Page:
Funny thing about life is that you cannot approach it scientifically. You cannot have a series of "experiment" lives and a "control" life. There is no way to know if after buying on bike or the other, he would be more or less happy with the other. He cannot live the two lives side by side to compare.

Therefore .... buy the Aeroad, and ride it with the confidence born of knowing that you are doing less work for more result with every pedal stroke compared to the other bikes. Buy it and never look back.

Last edited by Maelochs; 10-23-22 at 06:08 AM.
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Old 10-23-22, 08:11 AM
  #70  
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Originally Posted by Maelochs View Post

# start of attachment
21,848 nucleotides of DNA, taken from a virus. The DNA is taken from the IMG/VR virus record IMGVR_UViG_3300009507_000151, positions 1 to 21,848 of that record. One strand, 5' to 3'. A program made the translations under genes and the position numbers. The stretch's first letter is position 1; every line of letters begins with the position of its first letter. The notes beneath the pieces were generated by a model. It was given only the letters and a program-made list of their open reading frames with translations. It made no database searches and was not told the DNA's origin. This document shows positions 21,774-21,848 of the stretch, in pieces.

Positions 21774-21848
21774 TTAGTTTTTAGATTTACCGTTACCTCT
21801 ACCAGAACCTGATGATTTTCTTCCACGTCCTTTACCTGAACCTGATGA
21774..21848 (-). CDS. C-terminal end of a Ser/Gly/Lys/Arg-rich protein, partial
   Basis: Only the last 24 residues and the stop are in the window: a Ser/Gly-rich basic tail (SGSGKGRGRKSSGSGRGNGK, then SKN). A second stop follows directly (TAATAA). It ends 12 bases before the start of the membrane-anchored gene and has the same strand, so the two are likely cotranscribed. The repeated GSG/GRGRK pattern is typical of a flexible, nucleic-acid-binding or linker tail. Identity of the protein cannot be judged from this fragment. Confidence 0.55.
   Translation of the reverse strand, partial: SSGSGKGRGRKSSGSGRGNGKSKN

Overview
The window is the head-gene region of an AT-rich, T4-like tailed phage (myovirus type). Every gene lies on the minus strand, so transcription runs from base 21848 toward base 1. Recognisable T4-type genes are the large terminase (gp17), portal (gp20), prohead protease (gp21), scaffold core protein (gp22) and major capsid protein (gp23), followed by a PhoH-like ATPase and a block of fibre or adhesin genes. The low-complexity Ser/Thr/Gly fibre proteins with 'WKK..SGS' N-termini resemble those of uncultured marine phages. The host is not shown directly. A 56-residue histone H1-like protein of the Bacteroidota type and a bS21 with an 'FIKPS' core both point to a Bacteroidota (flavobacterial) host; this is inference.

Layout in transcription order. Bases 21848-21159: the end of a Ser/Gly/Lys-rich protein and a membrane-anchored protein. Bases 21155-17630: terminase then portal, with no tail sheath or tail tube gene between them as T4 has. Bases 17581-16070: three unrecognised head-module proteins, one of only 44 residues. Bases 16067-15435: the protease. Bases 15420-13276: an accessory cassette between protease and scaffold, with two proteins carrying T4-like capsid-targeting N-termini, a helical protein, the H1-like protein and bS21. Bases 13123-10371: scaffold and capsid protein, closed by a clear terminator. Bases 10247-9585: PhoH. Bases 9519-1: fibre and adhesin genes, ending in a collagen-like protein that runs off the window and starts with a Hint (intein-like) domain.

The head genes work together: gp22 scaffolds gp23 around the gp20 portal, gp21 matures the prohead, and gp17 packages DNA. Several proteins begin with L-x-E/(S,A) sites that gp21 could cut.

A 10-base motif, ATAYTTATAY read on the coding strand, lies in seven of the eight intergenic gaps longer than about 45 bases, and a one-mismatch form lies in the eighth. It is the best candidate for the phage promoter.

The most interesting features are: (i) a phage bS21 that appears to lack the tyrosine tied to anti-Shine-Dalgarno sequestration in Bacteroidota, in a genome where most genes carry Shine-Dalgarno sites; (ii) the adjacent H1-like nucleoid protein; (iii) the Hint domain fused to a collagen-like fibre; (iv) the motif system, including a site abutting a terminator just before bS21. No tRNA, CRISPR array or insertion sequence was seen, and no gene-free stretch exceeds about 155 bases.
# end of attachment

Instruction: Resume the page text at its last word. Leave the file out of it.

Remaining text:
[Snipped]
It would have been shorter to write: "#3, and #5."
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Old 10-23-22, 12:20 PM
  #71  
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@RChung .... sorry if you fail to grasp much .... I have read a bunch of your posts and I know you are smarter than you are presenting yourself to be here, so I will take these responses as a form of humor.

Or .... #2.
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Old 10-23-22, 12:48 PM
  #72  
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To clarify reach and stack, both are measured from the center of the BB to the top-center of the headset bearing, not to the top-center of the stem or any part of the bars. The stack height on an endurace is 20-30mm greater than a typical race bike with a similar reach. A race bike could use more spacers and/or a different stem angle to achieve an identical fit. The Canyon website has all pertinent information, but I don't see stem angle. Stems are easy to swap out, but if a model has an integrated bar/stem, the stem can't be changed and stem angles are very limited. I have a lot of experience building bikes, so I know how much spacer I'll need with a known stem angle and stack height.